Detection of Pesticide Residues in Food

Written by Tylor  »  Updated on: April 26th, 2024

Detection of Pesticide Residues in Food

Pesticide residues in agricultural products are mainly caused by direct pollution and environmental absorption after the pesticide is applied, which may result in acute or chronic toxicity to humans. Therefore, monitoring pesticide residues is critical to ensure that pesticide intake goes within acceptable limits.

At present, there are many kinds of pesticide residue detection methods, which can be generally divided into two types: conventional detection and rapid detection. Routine testing is mainly represented by gas chromatography, high performance liquid chromatography, gas/liquid chromatography-mass spectrometry, and capillary electrophoresis. The results of the conventional detection method are relatively reliable, highlighted by excellent sensitivity and accuracy, but the sample preparation appears cumbersome. It’s costly and time-consuming, and a special technician is required. Rapid detection methods include enzyme inhibition, immunology (radioimmunolabeling, magnetic immunoassay, fluorescent immunoassay, chemiluminescence immunoassay, enzyme immunolabeling, and colloidal gold immunoassay), and spectroscopy (ultraviolet, fluorescence, visible/near infrared spectroscopy, infrared spectroscopy, and Raman spectroscopy).The rapid detection method has the advantages of high sensitivity, simple operation, rapid response, and low requirements on samples, and has gradually replaced traditional detection methods widely used in pesticide detection.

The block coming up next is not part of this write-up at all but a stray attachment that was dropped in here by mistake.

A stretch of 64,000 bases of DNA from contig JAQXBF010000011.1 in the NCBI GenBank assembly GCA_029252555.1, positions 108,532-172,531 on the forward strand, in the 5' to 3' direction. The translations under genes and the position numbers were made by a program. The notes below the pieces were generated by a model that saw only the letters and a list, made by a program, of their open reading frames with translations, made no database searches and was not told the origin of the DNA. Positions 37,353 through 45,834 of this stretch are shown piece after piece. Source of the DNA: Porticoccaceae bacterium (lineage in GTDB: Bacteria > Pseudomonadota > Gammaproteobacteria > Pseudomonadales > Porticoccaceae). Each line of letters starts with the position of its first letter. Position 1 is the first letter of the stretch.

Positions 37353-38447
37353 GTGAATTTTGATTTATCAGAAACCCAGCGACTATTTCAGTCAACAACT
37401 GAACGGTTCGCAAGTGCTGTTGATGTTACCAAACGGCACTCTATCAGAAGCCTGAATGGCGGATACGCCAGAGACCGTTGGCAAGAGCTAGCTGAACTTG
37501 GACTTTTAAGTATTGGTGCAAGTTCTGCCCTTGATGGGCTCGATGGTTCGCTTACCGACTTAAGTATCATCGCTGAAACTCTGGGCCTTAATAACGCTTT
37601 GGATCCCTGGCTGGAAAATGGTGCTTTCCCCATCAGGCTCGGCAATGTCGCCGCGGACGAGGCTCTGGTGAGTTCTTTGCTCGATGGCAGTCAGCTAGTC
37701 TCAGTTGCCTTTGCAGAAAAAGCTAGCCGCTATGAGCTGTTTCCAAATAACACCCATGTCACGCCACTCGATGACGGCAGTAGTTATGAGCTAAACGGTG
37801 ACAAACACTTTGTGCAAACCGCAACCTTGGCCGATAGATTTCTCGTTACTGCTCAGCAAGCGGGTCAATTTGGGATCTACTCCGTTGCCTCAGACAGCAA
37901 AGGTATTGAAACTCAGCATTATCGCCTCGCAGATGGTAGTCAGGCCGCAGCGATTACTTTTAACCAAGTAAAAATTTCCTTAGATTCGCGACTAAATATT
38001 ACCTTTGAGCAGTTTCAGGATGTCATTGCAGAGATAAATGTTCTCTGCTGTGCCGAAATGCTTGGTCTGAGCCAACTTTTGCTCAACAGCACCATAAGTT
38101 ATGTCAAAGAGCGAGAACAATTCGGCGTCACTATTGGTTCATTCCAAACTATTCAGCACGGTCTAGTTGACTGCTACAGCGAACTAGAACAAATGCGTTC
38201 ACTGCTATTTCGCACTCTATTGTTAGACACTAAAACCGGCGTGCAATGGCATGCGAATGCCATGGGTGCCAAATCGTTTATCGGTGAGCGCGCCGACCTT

Gas-phase Long-path Infrared Spectroscopy Analysis

As a non-destructive testing technology, gas-phase long-path infrared spectroscopy has the advantages of convenience, speed, low costs, non-destructive, and non-polluting, etc. It has been successfully used for qualitative and quantitative detection of the quality and safety of agricultural products such as fruits and vegetables.

Detection of Pesticide Residues in Food

Simple infrared spectrum schematic2

Xiao G et al. used apples as the research object to detect the pesticide inside via the gas-phase long-path infrared spectroscopy method. In this method, the detection of pesticide can be directly implemented, entailing no sample processing. From the experiment, two obvious spectral characteristics from chlorpyrifos, 990-2830 and 1259-1227 cm?1, have been observed immediately. By analyzing the infrared spectra of the volatiles released from chlorpyrifos with different dilution ratios on the apple peels, we found the spectral intensities increased with the chlorpyrifos concentrations. When the results were further analyzed using chemometrics, it is demonstrated that there are obvious spectral differences among the apples sprayed with 1:20, 1:100, and 1:1000 chlorpyrifos and clean apples. This study demonstrated this method is an effective method for detecting the pesticide residues on fruit peels, with the advantages of no sample treatment and fast.